Cornstarch

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Products treated with cornstarch

Overview

Cornstarch, or cornflour, is the starch of the corn (maize) grain. It is also grown from the endosperm of the corn kernel. It has a distinctive appearance and feel when mixed raw with water or milk, giving easily to gentle pressure but resisting sudden pressure (see Non-Newtonian fluid). It is usually included as an anti-caking agent in powdered sugar (10X or confectioner's sugar). For this reason, recipes calling for powdered sugar often call for at least light cooking to remove the raw cornstarch taste. Cornstarch or cornflour is also used as a thickening agent in soups and liquids. As the starch is heated by the liquid, the molecule chains unravel, allowing them to collide with other starch chains to form a mesh - thus slowing the movement of water molecules. This results in thickening of the liquid, be it soup, stock or other culinary liquids.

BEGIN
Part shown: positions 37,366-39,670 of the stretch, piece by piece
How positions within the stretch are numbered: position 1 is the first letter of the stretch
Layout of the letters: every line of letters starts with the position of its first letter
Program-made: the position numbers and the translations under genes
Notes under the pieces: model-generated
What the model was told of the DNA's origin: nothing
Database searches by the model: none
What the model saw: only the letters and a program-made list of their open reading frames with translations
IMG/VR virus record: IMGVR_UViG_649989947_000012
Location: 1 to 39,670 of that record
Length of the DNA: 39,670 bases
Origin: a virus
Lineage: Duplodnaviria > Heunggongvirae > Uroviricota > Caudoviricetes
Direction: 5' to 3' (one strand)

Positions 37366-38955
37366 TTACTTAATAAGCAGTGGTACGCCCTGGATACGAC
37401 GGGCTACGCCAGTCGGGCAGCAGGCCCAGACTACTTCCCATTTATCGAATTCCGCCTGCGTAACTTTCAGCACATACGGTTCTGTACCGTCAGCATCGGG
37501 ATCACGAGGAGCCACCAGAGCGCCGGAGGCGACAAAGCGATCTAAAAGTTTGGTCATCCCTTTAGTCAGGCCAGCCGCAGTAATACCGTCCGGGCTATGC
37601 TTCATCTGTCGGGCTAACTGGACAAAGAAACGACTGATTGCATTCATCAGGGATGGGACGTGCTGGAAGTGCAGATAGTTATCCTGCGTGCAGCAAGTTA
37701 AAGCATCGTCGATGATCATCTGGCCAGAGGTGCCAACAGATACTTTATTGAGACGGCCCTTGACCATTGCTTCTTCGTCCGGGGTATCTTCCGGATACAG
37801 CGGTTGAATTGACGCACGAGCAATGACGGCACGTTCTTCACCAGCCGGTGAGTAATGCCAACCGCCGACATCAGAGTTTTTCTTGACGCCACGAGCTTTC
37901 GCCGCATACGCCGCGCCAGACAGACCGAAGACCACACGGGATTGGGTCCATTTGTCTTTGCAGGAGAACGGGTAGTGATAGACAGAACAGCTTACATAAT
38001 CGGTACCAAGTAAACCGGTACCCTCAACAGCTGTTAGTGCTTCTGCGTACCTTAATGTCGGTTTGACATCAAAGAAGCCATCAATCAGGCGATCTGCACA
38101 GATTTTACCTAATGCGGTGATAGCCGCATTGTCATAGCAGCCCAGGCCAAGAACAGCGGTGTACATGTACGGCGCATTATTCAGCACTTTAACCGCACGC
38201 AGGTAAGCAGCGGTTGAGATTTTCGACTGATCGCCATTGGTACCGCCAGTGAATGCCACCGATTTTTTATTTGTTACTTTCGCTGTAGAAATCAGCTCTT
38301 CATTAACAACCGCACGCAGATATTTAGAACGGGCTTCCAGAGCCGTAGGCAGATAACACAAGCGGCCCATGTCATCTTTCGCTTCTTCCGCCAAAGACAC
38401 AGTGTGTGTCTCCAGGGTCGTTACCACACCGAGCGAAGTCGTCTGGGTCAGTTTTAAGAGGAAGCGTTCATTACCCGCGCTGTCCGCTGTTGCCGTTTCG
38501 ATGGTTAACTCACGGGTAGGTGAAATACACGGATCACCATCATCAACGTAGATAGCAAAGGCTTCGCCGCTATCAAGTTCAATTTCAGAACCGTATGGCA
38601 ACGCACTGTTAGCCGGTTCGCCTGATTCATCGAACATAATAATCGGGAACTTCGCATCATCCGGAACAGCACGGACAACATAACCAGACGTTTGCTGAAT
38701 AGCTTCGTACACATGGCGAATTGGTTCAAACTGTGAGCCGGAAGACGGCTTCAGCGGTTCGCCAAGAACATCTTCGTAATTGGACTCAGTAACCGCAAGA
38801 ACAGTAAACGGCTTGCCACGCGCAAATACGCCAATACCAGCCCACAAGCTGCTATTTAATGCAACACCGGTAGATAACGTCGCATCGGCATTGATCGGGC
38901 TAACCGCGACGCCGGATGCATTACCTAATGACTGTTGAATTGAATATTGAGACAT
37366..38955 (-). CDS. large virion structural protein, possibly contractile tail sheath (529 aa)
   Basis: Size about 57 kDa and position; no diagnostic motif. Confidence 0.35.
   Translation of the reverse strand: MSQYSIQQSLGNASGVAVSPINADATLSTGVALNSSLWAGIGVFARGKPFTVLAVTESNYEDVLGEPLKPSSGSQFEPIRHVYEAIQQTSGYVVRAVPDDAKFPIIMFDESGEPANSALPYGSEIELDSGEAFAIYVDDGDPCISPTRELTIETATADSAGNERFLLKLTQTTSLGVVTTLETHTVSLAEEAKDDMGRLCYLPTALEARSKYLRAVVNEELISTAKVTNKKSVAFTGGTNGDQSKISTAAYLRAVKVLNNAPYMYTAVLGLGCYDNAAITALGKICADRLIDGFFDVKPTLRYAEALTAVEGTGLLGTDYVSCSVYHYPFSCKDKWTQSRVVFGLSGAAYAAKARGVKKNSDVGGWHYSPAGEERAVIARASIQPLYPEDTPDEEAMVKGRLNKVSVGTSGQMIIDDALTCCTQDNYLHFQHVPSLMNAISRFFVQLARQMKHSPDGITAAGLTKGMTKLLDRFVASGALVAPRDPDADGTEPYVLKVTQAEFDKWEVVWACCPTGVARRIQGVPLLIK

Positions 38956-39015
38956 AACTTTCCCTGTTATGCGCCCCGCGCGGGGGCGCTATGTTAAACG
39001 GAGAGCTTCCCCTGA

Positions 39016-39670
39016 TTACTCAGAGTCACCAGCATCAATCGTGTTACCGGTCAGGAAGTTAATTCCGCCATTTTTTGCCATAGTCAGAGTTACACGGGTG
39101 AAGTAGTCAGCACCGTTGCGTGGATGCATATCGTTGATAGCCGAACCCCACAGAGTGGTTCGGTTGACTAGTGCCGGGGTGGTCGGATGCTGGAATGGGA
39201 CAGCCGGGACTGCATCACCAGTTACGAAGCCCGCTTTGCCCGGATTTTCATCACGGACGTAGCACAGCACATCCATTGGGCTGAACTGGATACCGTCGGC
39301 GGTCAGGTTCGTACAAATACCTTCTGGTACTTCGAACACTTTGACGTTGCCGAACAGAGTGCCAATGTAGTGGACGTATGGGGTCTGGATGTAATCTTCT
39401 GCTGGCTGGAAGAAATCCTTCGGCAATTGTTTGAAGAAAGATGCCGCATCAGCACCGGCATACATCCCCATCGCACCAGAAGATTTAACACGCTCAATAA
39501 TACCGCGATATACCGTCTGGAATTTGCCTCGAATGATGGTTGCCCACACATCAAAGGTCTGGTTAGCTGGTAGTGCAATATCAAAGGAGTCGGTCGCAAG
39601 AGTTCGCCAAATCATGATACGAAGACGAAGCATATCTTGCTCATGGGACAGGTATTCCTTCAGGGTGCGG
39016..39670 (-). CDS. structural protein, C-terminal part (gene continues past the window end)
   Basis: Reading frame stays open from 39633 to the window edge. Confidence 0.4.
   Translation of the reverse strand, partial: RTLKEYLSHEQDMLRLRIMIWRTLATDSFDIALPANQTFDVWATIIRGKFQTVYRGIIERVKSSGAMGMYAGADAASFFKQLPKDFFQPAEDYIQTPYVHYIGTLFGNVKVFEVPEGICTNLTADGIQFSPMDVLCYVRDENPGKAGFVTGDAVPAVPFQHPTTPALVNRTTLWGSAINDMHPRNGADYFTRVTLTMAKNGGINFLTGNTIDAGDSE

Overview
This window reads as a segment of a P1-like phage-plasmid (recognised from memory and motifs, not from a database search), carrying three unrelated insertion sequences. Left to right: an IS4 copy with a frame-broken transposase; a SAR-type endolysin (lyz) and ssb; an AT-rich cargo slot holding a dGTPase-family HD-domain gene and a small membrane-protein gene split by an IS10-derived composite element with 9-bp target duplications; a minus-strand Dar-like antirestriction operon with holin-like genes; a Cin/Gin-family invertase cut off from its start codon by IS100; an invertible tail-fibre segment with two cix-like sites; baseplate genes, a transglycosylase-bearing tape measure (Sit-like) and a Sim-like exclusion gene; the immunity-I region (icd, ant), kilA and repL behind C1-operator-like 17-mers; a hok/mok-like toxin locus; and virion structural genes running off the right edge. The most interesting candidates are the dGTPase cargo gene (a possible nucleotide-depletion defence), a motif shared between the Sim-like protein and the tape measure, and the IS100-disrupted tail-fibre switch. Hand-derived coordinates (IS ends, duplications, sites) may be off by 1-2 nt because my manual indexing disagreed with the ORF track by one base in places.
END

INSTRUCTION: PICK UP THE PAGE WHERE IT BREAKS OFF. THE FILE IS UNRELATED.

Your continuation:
Manufacture

The corn is steeped for 30 to 48 hours, which ferments it a little. The germ is separated from the endosperm and those two components are ground separately (still soaked). Next the starch is removed from each by washing. It is separated from the gluten and other substances, mostly in hydrocyclones and centrifuges, and dried. (The residue from every stage is used in animal feed and other products.) Finally the starch may be modified for specific purposes.[1]

Other

Amylophagia is a condition involving the compulsive consumption of excessive amounts of purified starch, often cornstarch.[2]

Other names and varieties

References

de:Maizena he:עמילן תירס nl:Maïzena sv:Majsstärkelse



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